By Ogochukwu Ikeje
In Nigeria there were 65 confirmed cases of COVID-19, up from 51 on Thursday with one official death, according to the centre for disease control.
Any little comforts? No. Rather there is mounting concern. With over 200 million people, Nigeria is three times larger than Italy, which boasts arguably the best medical system in Europe.
The virus has curbed Nigerians’ love for travel the way no presidential decree or diplomatic restriction could have. Yet there are other ways the Covid-19 has hurt Nigerians.
Churches and mosques have been advised to close or at best keep worshippers below 50 persons at a time. About 49 per cent of Nigeria’s over 200 million people are Christians, and roughly the same figure Muslims.
Whatever the result of their faith, teeming adherents derive succour from those worship centres. Some churches have been sealed for flouting the directive.
Sporting events have also been shelved across much of the world. With the popular leagues in Europe on hold, consider what that means to half of Nigeria’s population who are said to be active football fans.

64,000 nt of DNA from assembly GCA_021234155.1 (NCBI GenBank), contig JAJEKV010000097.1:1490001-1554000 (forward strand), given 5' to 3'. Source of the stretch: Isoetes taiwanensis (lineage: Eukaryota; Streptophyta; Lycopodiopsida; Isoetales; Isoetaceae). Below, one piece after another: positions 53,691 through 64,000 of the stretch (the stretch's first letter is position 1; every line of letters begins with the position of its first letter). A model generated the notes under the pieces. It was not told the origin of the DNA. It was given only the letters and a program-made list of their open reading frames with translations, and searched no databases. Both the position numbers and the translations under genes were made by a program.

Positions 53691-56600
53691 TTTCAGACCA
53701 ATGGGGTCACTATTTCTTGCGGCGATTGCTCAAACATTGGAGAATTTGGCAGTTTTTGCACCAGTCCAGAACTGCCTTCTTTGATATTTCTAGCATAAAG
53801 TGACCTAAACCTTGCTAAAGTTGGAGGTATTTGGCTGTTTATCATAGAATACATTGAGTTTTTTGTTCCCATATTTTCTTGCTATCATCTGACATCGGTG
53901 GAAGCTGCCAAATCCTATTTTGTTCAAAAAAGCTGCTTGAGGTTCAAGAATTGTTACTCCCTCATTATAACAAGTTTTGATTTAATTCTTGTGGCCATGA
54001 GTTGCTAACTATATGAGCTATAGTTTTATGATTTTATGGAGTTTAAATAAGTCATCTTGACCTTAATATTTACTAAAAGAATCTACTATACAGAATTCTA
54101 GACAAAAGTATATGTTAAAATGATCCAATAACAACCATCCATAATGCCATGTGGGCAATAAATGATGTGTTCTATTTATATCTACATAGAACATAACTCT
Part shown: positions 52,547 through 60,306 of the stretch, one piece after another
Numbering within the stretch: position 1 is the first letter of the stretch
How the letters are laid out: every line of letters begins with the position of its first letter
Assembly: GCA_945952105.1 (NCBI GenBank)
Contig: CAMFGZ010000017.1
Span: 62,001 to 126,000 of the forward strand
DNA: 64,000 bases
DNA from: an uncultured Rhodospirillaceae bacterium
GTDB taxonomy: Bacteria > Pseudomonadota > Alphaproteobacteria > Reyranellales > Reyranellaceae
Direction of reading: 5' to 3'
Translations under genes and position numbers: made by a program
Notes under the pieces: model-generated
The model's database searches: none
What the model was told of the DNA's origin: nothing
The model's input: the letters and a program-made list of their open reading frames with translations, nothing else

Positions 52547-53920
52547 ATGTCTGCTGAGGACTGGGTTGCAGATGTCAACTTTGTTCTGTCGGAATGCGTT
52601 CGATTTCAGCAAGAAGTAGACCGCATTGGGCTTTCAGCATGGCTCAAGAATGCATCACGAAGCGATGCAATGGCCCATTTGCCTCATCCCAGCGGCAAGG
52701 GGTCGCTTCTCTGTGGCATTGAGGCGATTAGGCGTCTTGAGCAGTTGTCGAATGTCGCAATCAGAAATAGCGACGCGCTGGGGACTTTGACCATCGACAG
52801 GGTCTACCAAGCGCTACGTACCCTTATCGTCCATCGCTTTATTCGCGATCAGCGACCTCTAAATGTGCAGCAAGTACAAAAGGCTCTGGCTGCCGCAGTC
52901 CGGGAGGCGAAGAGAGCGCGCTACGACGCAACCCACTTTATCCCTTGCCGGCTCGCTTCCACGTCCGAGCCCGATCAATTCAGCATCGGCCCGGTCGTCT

Consider, also, what that means, say, to supporters of Chelsea Football Club owned by Russian billionaire Roman Abramovich, said to have the largest fan base in Nigeria, about 12.3 million of whom faithfully follow the club on Instagram and Google+.
Throw in also the over 20 football betting sites in the country complete with their staff and revenue turnovers, and you will understand that the coronavirus has wreaked havoc in the country.
That is why for two weekends running you have not heard the roar “GOOOAAAAL” from your neighbourhood viewing centre.
Everything has changed suddenly. The virus gave no one any time to think up any alternatives.